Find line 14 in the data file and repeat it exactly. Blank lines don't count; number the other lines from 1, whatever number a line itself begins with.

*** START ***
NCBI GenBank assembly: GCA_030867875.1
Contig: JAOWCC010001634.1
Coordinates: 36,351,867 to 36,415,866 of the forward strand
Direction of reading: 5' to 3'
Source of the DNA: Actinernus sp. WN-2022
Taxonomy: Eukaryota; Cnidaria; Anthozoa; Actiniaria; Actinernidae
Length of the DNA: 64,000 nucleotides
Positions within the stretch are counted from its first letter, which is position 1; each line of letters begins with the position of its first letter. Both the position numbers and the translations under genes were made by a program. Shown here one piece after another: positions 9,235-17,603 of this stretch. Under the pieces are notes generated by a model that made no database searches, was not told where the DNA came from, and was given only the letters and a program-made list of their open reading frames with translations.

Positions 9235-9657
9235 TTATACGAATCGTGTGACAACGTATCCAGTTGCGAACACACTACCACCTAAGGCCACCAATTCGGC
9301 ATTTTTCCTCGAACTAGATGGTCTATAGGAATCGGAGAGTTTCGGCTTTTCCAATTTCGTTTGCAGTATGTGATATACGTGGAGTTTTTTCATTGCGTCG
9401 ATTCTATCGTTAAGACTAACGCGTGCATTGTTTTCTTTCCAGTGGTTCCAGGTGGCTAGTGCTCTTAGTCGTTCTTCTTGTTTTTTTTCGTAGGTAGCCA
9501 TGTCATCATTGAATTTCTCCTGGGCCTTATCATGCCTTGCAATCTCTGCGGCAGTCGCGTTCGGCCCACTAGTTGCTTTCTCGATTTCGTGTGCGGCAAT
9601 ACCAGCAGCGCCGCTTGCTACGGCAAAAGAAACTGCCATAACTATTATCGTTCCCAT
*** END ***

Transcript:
9601 ACCAGCAGCGCCGCTTGCTACGGCAAAAGAAACTGCCATAACTATTATCGTTCCCAT